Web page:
Your logo is the face of your company—and when it comes to designing such an important piece of your brand identity, you want to put your best foot forward and create something people will remember. But how, exactly, do you do that? We spoke with Jessica Koffman, Creative Director of Finch Brands (and the design talent behind the Baskin Robbins’ iconic 31 logo), to get her insights into how to design a logo that will get you noticed.
When it comes to branding, there’s no design asset more important than your logo. Your logo is the most visible asset in your business; it goes on your website, on your business cards, on your product packaging. There’s not much in your business that won’t have your logo tacked onto it.
Because your logo is so visible, it has a hefty job—to communicate who you are as a brand to your clients and customers. “Your logo must work in service of your brand,” says Jessica Koffman. “Unlike fashion or fine art, logo design does not simply decorate. Its job is to communicate.”
In a nutshell, your logo design is important—which is why it’s so important to get it right. But how, exactly, do you do that? How do you design a logo that stands out from the competition, communicates who you are as a brand, drives brand recognition, and connects with your ideal customers?
First things first: do your research
The first step to designing your logo starts well before you start the actual design process—and that step is research, research, research.
“Study what’s out there in your industry. If you want to make an impression, you need to know what is repeatedly occurring on your audience’s radar and how your brand will register in that context,” says Koffman. “Research the industry, analogous industries, the competition, and beyond. Be careful to track those you don’t like as well as the ones you do. Research to the point of saturation, until you feel that you are absolutely fluent and visually literate within your industry.”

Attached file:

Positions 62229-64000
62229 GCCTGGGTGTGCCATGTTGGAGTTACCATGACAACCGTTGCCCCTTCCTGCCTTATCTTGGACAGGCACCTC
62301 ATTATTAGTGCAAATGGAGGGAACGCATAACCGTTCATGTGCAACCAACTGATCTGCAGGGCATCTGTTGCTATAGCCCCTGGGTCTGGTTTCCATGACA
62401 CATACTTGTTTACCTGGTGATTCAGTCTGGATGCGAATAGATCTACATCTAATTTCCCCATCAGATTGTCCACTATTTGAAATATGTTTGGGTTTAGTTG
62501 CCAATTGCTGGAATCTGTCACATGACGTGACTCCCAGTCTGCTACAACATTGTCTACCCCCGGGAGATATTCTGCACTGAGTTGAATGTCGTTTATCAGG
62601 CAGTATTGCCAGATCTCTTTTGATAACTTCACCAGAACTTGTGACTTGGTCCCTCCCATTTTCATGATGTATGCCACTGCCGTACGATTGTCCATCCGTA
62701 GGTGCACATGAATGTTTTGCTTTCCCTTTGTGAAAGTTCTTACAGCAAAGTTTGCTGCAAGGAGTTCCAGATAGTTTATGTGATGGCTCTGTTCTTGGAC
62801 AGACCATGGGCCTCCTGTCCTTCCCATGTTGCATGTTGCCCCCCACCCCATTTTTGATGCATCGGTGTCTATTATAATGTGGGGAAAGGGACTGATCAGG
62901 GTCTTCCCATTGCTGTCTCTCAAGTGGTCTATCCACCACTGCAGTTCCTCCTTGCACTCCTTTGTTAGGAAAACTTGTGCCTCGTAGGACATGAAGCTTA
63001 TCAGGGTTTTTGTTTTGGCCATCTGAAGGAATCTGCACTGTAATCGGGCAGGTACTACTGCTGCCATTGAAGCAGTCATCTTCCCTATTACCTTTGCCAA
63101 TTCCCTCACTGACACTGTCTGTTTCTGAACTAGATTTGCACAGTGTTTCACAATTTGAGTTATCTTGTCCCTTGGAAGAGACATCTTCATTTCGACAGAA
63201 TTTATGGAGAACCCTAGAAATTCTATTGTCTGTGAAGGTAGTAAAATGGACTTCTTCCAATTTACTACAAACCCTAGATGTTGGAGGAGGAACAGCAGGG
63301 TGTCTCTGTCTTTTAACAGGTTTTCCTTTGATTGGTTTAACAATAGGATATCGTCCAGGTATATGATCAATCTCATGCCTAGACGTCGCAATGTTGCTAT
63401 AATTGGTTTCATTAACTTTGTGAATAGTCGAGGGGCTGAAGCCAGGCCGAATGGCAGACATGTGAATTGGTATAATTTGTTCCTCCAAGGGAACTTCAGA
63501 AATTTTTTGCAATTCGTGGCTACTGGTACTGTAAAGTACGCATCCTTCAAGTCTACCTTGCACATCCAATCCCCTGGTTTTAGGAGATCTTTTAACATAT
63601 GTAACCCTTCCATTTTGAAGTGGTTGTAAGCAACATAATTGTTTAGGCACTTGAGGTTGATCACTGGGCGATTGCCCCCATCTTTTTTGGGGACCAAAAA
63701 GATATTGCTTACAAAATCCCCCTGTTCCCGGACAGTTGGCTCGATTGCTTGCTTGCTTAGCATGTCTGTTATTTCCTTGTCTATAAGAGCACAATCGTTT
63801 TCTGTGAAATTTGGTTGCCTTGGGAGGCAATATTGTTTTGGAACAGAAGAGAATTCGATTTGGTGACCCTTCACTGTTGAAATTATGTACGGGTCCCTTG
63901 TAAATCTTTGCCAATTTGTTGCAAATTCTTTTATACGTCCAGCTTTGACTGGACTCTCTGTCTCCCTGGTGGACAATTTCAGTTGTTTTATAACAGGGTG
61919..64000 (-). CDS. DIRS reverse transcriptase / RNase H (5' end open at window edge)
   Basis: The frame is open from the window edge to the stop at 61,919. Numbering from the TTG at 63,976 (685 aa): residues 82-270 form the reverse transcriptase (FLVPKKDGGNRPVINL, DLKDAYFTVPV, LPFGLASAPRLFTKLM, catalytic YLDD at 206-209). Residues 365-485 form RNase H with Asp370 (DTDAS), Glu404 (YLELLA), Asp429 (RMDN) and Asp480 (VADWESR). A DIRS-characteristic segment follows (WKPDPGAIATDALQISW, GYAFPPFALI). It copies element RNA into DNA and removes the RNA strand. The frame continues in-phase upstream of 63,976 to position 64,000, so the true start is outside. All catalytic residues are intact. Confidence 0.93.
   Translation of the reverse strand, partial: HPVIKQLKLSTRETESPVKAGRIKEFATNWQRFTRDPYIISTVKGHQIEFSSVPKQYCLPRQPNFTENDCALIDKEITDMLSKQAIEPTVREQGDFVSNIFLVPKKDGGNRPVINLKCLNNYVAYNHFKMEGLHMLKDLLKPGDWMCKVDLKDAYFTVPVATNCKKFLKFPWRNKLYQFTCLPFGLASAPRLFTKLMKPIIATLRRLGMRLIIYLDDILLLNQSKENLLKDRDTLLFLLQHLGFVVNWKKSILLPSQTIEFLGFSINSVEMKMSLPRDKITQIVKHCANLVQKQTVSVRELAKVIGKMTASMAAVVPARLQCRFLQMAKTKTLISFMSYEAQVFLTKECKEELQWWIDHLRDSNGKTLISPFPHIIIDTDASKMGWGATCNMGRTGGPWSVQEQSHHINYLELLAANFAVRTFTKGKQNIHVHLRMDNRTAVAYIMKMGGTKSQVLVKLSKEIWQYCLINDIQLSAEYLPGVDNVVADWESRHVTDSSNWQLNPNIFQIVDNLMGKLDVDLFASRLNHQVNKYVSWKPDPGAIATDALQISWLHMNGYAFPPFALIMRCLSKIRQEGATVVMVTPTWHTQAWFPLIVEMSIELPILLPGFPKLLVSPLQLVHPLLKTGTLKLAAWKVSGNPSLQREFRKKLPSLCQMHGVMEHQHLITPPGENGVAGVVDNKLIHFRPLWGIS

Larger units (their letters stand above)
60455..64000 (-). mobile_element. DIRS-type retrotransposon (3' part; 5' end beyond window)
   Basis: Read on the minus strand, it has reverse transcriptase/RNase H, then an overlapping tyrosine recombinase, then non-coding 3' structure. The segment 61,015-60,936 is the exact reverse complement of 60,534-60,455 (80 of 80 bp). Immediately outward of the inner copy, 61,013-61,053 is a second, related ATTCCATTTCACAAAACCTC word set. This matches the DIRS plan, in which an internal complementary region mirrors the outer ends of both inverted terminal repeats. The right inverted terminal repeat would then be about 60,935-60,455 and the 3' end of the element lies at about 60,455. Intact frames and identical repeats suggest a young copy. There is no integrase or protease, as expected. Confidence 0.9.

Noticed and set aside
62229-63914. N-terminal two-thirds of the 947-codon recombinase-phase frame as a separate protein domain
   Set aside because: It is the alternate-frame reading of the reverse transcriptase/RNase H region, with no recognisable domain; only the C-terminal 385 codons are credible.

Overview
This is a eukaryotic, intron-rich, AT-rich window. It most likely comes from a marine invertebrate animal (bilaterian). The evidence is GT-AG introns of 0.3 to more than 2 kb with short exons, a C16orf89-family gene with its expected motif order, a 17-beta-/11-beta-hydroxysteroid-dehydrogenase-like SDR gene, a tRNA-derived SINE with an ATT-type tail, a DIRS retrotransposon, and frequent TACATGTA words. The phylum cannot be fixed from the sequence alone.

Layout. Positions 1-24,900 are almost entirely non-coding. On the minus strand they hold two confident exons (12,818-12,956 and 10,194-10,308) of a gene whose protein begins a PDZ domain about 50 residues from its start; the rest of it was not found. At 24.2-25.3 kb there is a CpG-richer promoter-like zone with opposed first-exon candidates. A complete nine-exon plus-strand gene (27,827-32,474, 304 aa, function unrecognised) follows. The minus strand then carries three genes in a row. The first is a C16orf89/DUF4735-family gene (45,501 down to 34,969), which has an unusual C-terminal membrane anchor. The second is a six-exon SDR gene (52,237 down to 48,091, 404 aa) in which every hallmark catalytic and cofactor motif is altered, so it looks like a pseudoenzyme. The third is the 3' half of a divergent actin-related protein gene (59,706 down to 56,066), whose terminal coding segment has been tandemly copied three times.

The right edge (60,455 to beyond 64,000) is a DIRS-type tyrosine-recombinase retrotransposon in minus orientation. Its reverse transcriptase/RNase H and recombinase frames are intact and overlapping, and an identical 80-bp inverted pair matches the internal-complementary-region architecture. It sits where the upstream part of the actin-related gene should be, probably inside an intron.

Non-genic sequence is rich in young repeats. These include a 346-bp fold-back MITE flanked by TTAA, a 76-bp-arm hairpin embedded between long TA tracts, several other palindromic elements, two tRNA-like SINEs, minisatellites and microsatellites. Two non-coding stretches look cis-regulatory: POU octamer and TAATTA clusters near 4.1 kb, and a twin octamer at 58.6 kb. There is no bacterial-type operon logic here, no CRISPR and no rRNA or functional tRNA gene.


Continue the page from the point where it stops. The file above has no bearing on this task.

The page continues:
Exploring what other brands are doing in your space will help you keep your finger on the pulse of what’s working and what’s not working. It will also help you identify trends that you want to stay away from and ways you can set yourself apart from the competition. You can then use the information you gather during your nose-to-the-grindstone research stage to help drive your design process.
“[After your research,] round up trends and similarities into visual groupings so that it can inform your process. Do this so that you can distinguish yourself from the pack,” says Koffman.
Look for inspiration everywhere
You’ll definitely find inspiration for your logo design during your research process. But don’t let it stop there!
There’s no rule that says you need to find inspiration for your logo design by looking at other logos. The truth is, you can find inspiration anywhere—and if you keep your eyes open, you’ll probably find inspiration in some pretty unexpected places.
“Going through the logo design process is a lot like listening to the radio when you’re either falling in love or going through a breakup. Suddenly, every song that comes on somehow seems like it’s about you. Suddenly, you’ll hear a lyric you never noticed before that seems like it was undeniably written about your very own relationship. And you will marvel,” says Koffman.
“In other words, if you’re immersed in your logo design process, the inspiration will find you. Trucks will drive by with color combinations that make you say, ‘Aha!’ Billboards will all be somehow scream new typographic avenues to you. The color of a really amazing sunset will find its way into your design palette. Just keep your eyes as open as your mind, and let it all take shape.”